L. N. Joppa, B. O'Connor, P. Visconti, C. Smith, J. Geldmann, M. Hoffmann, J. E. M. Watson, S. H. M. Butchart, M. Virah-Sawmy, B. S. Halpern, S. E. Ahmed, A. Balmford, W. J. Sutherland, M. Harfoot, C. Hilton-Taylor, W. Foden, E. Di Minin, S. Pagad, P. Genovesi, J. Hutton, N. D. Burgess (2016). Filling in Biodiversity threat gaps. Science, 352, 418-418.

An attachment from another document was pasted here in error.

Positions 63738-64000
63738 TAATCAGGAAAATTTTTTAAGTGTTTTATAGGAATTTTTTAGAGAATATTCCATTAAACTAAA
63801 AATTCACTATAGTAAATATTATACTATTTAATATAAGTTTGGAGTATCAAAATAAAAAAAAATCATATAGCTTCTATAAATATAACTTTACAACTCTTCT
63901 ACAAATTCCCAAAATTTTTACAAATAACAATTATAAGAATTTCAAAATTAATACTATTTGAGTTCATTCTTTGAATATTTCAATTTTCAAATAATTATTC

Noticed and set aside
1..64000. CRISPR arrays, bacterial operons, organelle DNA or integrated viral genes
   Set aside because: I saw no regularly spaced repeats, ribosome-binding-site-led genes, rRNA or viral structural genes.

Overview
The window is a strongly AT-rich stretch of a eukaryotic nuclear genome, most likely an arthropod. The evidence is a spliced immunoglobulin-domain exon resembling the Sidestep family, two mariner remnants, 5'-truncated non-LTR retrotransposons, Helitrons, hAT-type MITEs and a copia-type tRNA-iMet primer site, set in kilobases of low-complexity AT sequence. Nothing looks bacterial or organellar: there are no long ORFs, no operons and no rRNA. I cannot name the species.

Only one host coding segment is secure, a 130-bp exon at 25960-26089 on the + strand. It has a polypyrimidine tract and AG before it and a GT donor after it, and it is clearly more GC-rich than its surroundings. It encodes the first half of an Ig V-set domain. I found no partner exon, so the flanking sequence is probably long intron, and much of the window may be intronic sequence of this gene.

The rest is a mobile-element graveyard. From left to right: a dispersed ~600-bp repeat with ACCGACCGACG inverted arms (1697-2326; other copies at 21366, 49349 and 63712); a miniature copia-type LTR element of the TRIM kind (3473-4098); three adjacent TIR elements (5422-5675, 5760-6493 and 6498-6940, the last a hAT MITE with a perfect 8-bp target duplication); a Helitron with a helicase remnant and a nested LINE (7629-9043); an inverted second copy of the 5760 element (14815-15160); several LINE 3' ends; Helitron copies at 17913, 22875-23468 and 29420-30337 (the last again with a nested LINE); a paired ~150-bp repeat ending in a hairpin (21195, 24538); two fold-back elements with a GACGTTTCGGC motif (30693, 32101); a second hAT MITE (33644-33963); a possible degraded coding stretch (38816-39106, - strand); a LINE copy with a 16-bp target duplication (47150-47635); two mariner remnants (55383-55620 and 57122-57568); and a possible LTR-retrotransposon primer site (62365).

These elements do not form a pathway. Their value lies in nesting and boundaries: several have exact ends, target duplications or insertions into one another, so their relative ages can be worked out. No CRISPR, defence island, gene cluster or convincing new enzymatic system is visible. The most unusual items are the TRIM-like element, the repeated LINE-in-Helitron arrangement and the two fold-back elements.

The diversity of life on Earth—which provides vital services to humanity (1)—stems from the difference between rates of evolutionary diversification and extinction. Human activities have shifted the balance (2): Species extinction rates are an estimated 1000 times the “background” rate (3) and could increase to 10,000 times the background rate should species threatened with extinction succumb to pressures they face (4). Reversing these trends is a focus of the Convention on Biological Diversity's 2020 Strategic Plan for Biodiversity and its 20 Aichi Targets and is explicitly incorporated into the United Nations' 2030 Agenda for Sustainable Development and its 17 Sustainable Development Goals (SDGs). We identify major gaps in data available for assessing global biodiversity threats and suggest mechanisms for closing them
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